Food In The Viking Age: The Self-sufficient Norse Cuisine
The development of the Norse cuisine was highly marked by three distinct elements: the lifestyle of the early medieval Scandinavian communities, the Nordic climate of most of Scandinavia, and the relative geographic isolation of this region from most of continental Europe.
Accustoming in the passing of time to the long, cold, and dark winter seasons, the Norsemen had to cope with the challenge of making considerable supplies of food products stemming mostly from their livestock. Very few plants were used in the Norse cuisine during the Viking Age, especially because of their scarce presence throughout most of Scandinavia (which also explains why the contemporary Nordic cuisine makes quite little usage of vegetables).
The lifestyle was another significant aspect that played a pivotal part in the preservation of meat. In many regards, the longship could have been regarded back then as the most ‘durable’ house for a Norseman. It was there that livestock were transported overseas, while fish, grains, vegetables, and herbs got carefully pilled up.
The Norsemen had to adjust their culinary needs according to the changing of the seasons, which is why they hunted, gathered, and prepared fresh dishes that matched the transitions to spring, summer, autumn, and ultimately winter.
At first, geographic isolation from most of continental Europe (most notably with respect to modern day Norway, with its predominantly mountainous landscapes working as physical borders) proved to be a challenge not only for nutrition in Viking Age Scandinavia, but also for long term external trade. In this particular regard, this might have been one of the causes that ‘triggered’ the tumultuous Viking Age.
Given the fact that Industrialization reached Scandinavia to a certain extent later compared to other European regions, many national Norwegian, Danish, and Swedish dishes are not that different from what the Norsemen used to eat roughly 1,000 years ago.
For example, marinated fish (most notably herring, but not only) is still popular in Norway, while some types of meat are still being salted, dehydrated, and cured in Sweden, regardless of the modern preservation methods by using either the refrigerator or the freezer.
On the other hand, in early medieval Denmark, the southernmost Scandinavian state, soils were far more favourable for crops than in most of present day Norway and Sweden. Pork was also preferred over fish, which explains why until quite recently Denmark was the largest pork producer in the European Union.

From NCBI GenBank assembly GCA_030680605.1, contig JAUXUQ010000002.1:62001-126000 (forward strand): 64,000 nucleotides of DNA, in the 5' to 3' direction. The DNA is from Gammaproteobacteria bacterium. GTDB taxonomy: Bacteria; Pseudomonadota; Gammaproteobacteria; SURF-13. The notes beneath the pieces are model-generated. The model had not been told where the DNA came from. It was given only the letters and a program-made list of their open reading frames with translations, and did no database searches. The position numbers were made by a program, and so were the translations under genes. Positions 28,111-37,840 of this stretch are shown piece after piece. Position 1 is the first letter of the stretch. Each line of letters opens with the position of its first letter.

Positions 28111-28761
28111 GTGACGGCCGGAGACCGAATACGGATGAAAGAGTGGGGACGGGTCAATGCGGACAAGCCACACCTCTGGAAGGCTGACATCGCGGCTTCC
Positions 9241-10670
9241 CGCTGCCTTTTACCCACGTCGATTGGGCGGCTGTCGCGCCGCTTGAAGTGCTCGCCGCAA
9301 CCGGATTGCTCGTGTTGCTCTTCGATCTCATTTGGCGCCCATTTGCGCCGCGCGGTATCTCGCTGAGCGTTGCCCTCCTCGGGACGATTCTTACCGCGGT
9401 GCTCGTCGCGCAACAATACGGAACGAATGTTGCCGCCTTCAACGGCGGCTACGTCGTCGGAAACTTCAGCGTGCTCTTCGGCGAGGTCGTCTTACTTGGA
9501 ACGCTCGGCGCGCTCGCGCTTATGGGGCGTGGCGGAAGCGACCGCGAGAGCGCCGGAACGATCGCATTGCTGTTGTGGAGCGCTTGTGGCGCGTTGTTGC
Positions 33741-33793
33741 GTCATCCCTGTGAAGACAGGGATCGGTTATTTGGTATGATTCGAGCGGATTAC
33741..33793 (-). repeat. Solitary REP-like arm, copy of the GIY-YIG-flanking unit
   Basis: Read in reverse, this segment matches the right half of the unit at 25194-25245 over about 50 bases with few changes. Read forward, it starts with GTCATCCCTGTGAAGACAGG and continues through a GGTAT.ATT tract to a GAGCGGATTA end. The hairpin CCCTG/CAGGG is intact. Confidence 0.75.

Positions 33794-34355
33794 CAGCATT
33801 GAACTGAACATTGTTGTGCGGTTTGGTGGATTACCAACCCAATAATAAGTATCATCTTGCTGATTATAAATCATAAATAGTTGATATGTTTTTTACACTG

In the Faroe Islands puffins (or other similar sea birds for that matter) alongside their eggs are still being considered a culinary delicacy. In bygone times, their eggs used to be collected from where they were nested along the cliffs, next to the Norwegian Sea and the North Atlantic Ocean.
By far though, Iceland is the Nordic country where culinary conservatism dating to the Viking Age changed very little in the meantime (an aspect owed mostly to its geographic location). This being said, fermented shark (or ‘Hákarl‘) has been steadily prepared in
Iceland since the arrival of the Norwegian Vikings who colonised the island in the 9th century.
Another historical dish that has been well preserved in the Icelandic cuisine throughout the ages is the ‘skyr‘, somehow similar in terms of consistency to the Greek yoghurt. Of all Nordic countries, it has only been preserved there and is best served with cream and sugar.
Heading back to the Viking period, cooking in the longhouses was done in holes that were dug in the floors, being thus used as earth ovens. A variety of cooked meats and diary products were stored in vats of sour whey. Bread was made mostly of barley (or of a mixture of barley, wheat, oat, and rye flours).
Because of the lack of recorded recipes of Viking Age dishes and treats, most information about the Norse cuisine stems from subsequent historical and archaeological extensive research.
Regarding the beverages, during holidays and on the occasion of important celebrations, beer, mead, and wine were consumed in copious amounts by the Norse warriors, while fresh water stemmed from streams for everyday purposes. Mead, buttermilk, and weak ale were also on the menu.
Mead is an alcoholic beverage made by fermenting honey with water (occasionally also with various fruits, grains, or spices). It was also very popular in Eastern Europe and the Baltic region during the Middle Ages.
Nowadays, the Norse cuisine is in a certain process of revitalization through the efforts of several Viking Age museums based in Scandinavia. One such museum is Lindholm Høje Museet near Aalborg, Denmark, where chef Jesper Lynge is on a ‘mission’ to revive Viking food.
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- Viking Food, an article by Russell Scott on www.bbc.co.uk
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- Getting into the Viking spirit: Bread making on www.blog.nms.ac.uk (National Museums of Scotland)
- Bread in Birka and on Björkö by Ann-Marie Hansson on www.archaeology.su.se